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Vietnam On arrival in Vietnam in 1966, the 5th Battalion Royal Australian Regiment, (5RAR) found the enemy moving freely throughout Phuoc Tuy Province during the night. The Viet-Cong and NVA were not used to being attacked during the dark hours, as the Americans' basically fought during daylight hours.

The Americans had a saying, 'We own the day, and Charlie owns the night'. For the first six months after our arrival, the Viet-Cong suffered serious losses from Platoon night ambushes, set by both 5 and 6 RAR's. They had yet to learn, we were not Americans, and we intended to deny the Viet-Cong and NVA any movement in Phuoc Tuy province, by day or night, without paying a heavy price. 5 battalion had trained hard for six months prior to embarkation, in the Border and Mt Royal Ranges of New South Wales, in order to specialise in night ambush tactics. This, and the actual experience in action, honed the rifle companies into a silent effective night fighting force. Second only, at the time, to the British and Australian SAS. The tiger, was chosen as a mascot by Lieutenant Colonel Warr, Commander of 5 RAR, in 1965, as it represented, to him, how the Battalion should most effectively counter the guerrilla tactics employed by the Viet-Cong (VC) and NVA.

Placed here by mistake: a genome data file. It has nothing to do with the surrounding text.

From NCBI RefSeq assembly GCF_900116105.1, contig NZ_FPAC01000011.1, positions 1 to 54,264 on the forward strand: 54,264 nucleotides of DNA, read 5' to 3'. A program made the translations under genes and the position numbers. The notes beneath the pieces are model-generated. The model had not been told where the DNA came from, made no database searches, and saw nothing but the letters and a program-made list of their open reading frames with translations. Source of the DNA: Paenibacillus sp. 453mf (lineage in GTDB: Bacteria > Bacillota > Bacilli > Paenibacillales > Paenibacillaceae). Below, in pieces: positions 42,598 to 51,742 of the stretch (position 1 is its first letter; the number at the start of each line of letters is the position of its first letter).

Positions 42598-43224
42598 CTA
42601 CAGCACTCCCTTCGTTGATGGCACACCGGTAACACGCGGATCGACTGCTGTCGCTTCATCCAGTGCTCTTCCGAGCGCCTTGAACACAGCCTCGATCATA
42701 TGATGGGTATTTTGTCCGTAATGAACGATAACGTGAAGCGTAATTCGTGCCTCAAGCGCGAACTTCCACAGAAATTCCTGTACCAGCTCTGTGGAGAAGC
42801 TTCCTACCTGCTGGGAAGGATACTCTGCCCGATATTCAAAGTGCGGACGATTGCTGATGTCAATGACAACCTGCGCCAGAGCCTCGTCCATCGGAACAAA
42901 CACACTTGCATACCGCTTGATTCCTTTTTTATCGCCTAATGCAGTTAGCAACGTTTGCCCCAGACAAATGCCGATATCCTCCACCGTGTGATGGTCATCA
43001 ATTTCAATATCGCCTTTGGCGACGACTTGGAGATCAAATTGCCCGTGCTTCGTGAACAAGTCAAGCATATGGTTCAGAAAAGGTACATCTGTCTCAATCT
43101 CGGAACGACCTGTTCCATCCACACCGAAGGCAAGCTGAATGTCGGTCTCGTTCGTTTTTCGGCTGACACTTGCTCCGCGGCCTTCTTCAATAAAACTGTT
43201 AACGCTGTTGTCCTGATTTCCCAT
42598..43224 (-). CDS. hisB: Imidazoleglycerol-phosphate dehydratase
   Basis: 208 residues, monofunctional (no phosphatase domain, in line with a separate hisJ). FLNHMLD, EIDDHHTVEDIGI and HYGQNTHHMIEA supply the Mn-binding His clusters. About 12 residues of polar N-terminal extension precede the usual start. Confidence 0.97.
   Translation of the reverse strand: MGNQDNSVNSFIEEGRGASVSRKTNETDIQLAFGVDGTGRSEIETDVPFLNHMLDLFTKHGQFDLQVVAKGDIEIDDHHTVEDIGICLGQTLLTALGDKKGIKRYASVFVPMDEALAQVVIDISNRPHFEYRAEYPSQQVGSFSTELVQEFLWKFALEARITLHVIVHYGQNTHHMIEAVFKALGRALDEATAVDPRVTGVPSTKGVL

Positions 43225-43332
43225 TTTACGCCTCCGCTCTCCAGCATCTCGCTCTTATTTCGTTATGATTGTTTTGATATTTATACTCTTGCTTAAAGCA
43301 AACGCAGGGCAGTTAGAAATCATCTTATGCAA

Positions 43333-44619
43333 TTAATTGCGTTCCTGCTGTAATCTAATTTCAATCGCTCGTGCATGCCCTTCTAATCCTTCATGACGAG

Included in night fighting was the night cordon operations. They were carried out by 5 RAR during the full twelve months -1966 - 67. They were difficult to implement and required the highest degree of navigation and organisation skills by the Battalion's Officers. There was always the ever present danger, in the dark, of a two company clash, or an encounter with a large enemy force, at least prior to August 18th. The night cordons were eminently successful, capturing over seventy [70] VC in one operation alone - Binh Ba 7-8th August 1966, and often pulled-off with little or no fighting. The application of overwhelming force and surprise at dawn left no choice, for the VC, to surrender or die. With escape being impossible, most VC, though not all, chose to surrender, thus saving their own lives, and many of ours as well. We of the 5th battalion OR's (Other ranks), owe a debt to the Commissioned Officers, for they were careful to husband our lives. For the night cordon operations the Officers tried something new; they were thinking outside the square. During the twelve months, on several occasions, units of the battalion were discreetly withdrawn, to prevent a clash with superior forces, and the use of air power was made to reduce the risk of heavy casualties to ground troops. This may appear as commonsense, but in other wars the soldiers' lives have not always been so valued. I know I can speak for 100% of the OR's of 5 RAR, who served during this period, when I say, the Commissioned Officers of 5th Battalion 1966-67, 'We were led from the front and by the best.' The number of Commissioned Officers KIA '66-67 were two [2] Majors; one [1] Captain and two [2] Lieutenants.